Ostrich or Osteoarthritis: Don’t Keep Your Head In the Sand

Dr. Brianne Hagerty, Avery and Bjorn

Bjorn, our now mammoth sized German Shepherd “puppy”, had the fun of playing with his entire canine family recently. This included his equally now ginormous brother, his Mum and his Grandmum, Mocha Bean. Watching their play habits, social interactions and hierarchy put differences in age and mobility into perspective. Mocha enthusiastically would invite Bjorn to carefully play, tail wagging, bowing slowly to egg him on. However, her movements, hesitations and play style highlighted a very aged and slightly arthritic senior teaching a younger pup a few lessons. There was no true display of pain or lack of eagerness to take part, but her body clearly showed the wear and tear of time.

What is Osteoarthritis?

Osteoarthritis (also known as degenerative joint disease) is the most common form of arthritis seen in both human and pet populations. Arthritis is a chronic and degenerative disease of the joints. Commonly seen in such joints as the hips, elbows, shoulders, stifles (knees), carpus (wrist), hocks (ankles) or the intervertebral joints of the spine itself. Wear and tear due to age or trauma can cause damage to the cartilage (which is the shock absorbing, cushioning material within the joints). When cartilage is damaged, inflammation occurs within the joint which leads to continued destruction of the cartilage and damage and remodelling of the underlying bone. These progressive, destructive processes causes increasing pain, and reduced mobility.

Cartilage does not contain nerves, which means damage to the cartilage itself does not send pain signals to our pet’s brains, therefore by the time we see signs of pain in our four legged friend, damage and changes to the underlying bone has already begun!

Signs of Arthritis:

Dogs and cats are incredibly stoic. Most animals have deep rooted instincts to hide any pain or illness they may be experiencing as it shows weakness. In nature, an animal who is injured or infirm is vulnerable to attack and the “weakest link”. Although survival of the fittest isn’t really a factor for our couch loving, trick performing, furry life co-pilots, they still often have an overly tolerant nature. Therefore, when we do see signs of pain in our pet they are genuine and possibly even more debilitating then we are given insight into.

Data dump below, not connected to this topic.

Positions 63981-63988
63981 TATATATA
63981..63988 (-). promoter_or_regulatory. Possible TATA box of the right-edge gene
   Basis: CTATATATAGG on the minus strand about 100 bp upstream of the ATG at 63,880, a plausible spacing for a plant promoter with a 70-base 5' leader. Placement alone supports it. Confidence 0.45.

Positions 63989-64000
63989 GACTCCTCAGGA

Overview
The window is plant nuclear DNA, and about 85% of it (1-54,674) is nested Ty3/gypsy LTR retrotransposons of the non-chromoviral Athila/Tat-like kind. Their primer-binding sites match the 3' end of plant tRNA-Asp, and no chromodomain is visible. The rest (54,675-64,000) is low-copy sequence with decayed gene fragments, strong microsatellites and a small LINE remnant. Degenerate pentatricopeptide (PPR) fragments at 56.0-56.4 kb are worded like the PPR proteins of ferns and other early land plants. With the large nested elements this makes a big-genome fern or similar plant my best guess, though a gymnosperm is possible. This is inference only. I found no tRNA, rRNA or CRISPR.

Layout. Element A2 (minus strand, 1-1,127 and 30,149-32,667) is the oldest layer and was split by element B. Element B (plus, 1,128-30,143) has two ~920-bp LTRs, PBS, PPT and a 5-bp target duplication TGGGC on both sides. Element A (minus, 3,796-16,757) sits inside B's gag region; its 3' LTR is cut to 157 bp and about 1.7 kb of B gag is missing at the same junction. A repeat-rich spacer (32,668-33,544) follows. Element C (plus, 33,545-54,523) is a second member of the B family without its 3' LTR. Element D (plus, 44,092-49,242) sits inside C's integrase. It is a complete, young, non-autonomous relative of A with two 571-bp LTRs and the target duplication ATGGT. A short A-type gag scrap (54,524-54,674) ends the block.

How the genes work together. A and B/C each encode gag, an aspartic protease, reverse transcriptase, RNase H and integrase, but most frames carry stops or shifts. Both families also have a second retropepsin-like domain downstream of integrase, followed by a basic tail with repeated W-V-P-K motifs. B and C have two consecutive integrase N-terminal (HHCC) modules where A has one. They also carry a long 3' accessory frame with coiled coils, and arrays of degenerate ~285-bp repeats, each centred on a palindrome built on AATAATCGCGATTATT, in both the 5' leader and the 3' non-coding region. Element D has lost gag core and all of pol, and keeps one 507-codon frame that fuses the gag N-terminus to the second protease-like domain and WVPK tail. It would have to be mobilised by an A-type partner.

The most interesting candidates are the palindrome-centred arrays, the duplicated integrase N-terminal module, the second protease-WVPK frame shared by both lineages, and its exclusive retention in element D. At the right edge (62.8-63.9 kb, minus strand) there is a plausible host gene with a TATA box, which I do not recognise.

Signs of pain caused by osteoarthritis can be seen with a change in our pet’s ability to jump into the car, onto the sofa or onto our favourite chair or cat tree. You may notice that Fluffy isn’t bouncing at your heels and crowding you up the stairs anymore, but instead he’s carefully and slowly traversing the incline. There may be a change in the way they walk, is that a limp you see? Your feline friend may stop arching their back in delight and suddenly stop you from scratching their favourite spots. Mornings may no longer be filled with dog yoga posed stretches when coming to greet you, instead rising from sleeping may be a struggle. The signs may be subtle at first and therefore careful observation is needed; a hesitation before they jump, a few less rounds of chasing the ball or no longer sneaking a stealthy prowl of the kitchen counter. Although osteoarthritis is progressive and degenerative, there are many ways we can keep our companions comfortable.